Nobel Prize 2019 ceremony
The 2019 Chemistry Laureates: Goodenough, Whittingham, Yoshino. Drawings by Niklas Elmehed (Nobel Media)
On 10 December, the Nobel Prizes for 2019 will be awarded in Stockholm. There are two remarkable circumstances about this year's award ceremony: John B. Goodenough, who receives the chemistry award, is at the age of 97 the oldest Nobel Laureate there has ever been. In contrast, Esther Duflo - the only woman to receive a Nobel Prize for 2019 - is the youngest woman to receive the economics award.
Goodenough, who was born in Jena in 1922, shares the prize with Stanley Whittingham and Akira Yoshino. The Swedish Academy honours them for the development of the lithium-ion battery. This lightweight, rechargeable and powerful battery is used today in all areas from mobile phones and laptops to electric vehicles.
The road to the modern rechargeable battery
2018 award ceremony at Stockholm
Stanley Whittingham laid the foundation for the lithium-ion battery during the oil crisis in the 1970s, when he discovered an extremely high-energy material while researching superconductors, from which he produced an innovative cathode in a lithium battery.
John Goodenough of Austin, Texas predicted that the cathode would have even more potential if it were made with a metal oxide instead of metal sulfide. After a systematic search, he showed in 1980 that cobalt oxide can generate up to four volts with intercalated lithium ions. This was an important breakthrough on the way to more powerful batteries.
On this basis, Akira Yoshino (Tokyo) developed the first commercially viable lithium-ion battery in 1985 - a lightweight, durable battery that can be recharged hundreds of times. These batteries have revolutionized our lives since they were first introduced to the market in 1991.
Inventive even in old age
All three are (co-)authors of numerous patents: Whittingham (New York) filed 46 patents, most recently US020190273257A1 (1,97 MB). Yoshino's patents include US020180062207A1 (1,98 MB). And even the very aged Goodenough is still a diligent applicant; US10381683B2 (1,14 MB), US20190326629A1 and US10446845B2 (1,51 MB) were registered by him most recently. In 2017 Goodenough introduced a concept for a new battery that replaces lithium with much cheaper, more readily available and environmentally friendly sodium. It should be more efficient, safer and cheaper lithium-ion batteries.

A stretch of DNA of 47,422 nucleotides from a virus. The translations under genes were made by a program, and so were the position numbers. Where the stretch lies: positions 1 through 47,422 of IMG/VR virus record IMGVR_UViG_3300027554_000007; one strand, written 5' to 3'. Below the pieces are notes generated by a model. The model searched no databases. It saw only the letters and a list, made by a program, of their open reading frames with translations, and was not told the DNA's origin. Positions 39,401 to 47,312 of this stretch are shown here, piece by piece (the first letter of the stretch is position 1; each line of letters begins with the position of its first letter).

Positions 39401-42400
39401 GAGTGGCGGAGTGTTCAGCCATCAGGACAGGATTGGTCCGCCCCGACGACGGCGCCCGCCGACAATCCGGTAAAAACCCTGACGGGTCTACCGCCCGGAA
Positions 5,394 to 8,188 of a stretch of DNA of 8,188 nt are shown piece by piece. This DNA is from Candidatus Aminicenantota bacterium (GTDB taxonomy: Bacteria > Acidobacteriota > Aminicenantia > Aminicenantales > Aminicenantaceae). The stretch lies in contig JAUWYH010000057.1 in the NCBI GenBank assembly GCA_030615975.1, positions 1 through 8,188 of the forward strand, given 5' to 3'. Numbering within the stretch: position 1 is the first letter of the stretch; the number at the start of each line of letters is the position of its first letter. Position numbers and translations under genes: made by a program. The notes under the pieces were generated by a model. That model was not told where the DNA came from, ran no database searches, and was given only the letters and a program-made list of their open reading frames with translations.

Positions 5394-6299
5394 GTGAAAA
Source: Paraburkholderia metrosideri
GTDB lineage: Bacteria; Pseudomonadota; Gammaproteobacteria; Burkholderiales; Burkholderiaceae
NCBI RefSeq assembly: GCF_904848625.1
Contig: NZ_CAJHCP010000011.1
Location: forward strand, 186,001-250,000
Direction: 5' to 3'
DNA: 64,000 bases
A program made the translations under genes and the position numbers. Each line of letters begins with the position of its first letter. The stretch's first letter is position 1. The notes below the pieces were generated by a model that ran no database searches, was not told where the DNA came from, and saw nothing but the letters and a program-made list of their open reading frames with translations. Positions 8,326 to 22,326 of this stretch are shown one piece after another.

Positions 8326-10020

Earth's place in the cosmos
This year's Physics Prize winners will be honoured „for contributions to our understanding of the evolution of the universe and Earth’s place in the cosmos". One half goes to James Peebles (Princeton) "for theoretical discoveries in physical cosmology", the other half to Michel Mayor and Didier Queloz "for the discovery of an exoplanet orbiting a solar-type star.” Both work at the University of Geneva.
Cells and Oxygen
The Nobel Prize for Medicine goes to William G. Kaelin Jr, Sir Peter J. Ratcliffe and Gregg L. Semenza " for their discoveries of how cells sense and adapt to oxygen availability." The Nobel laureates identified molecular mechanisms that regulate the activity of genes in response to different oxygen levels. In this way, they recognised the mechanism for one of life's most important adaptation processes. They formed the basis for our understanding of how the oxygen content affects cell metabolism and physiological function. Their discoveries have also paved the way for promising new strategies to combat anaemia, cancer and many other diseases.
William G. Kaelin Jr. works at Harvard. His research is also reflected in patent literature; most recently he applied for US10365278B2 (6,5 MB) or WO2018053006A1 (4,73 MB). His co-award winner Sir Peter J. Ratcliffe, who teaches at Oxford, is also the author of various patents, most recently US8334137B2 (5,94 MB). The third in the group, Gregg L. Semenza from Baltimore, has also had his research work protected in various patents, for example in US20190192452A1 (2,75 MB).
The fight against poverty
Esther Dullo, who together with her husband Abhijit Banerjee and Michael Kremer receives the prize in economics, is only the second female winner for 2019. The three are awarded "for their experimental approach to alleviating global poverty". Her research has "great potential to further improve the lives of the most impoverished people on the planet." according to the Academy. Dullo and Banerjee work at the Massachusetts Institute of Technology (MIT), Kremer in Harvvard.
The Peace Prize goes to Ethiopian Prime Minister Abiy Ahmed Ali ”for his efforts to achieve peace and international cooperation, and in particular for his decisive initiative to resolve the border conflict with neighbouring Eritrea”.
Dispute over Handke
While the awarding of prizes in the natural sciences is rarely controversial, the Academy's decisions in the literature category often give rise to discussion. The fact that Olga Tokarczuk will subsequently receive the prize for 2018 only disturbs some ultraconservatives in their Polish homeland. But the award of the Nobel Prize for Literature for 2019 to Peter Handke ("for an influential work that with linguistic ingenuity has explored the periphery and the specificity of human experience“) is sometimes heavily criticized for political reasons.
However, one thing is certainly worthy of criticism about the Academy's award policy: the proportion of women among all prize winners since 1901 is exactly 5.7%.
Pictures: Niklas Elmehed, Nobel Media, Nobel Media AB 2018, Foto Nanaka Adachi, DEPATISnet
Last updated: 13 February 2020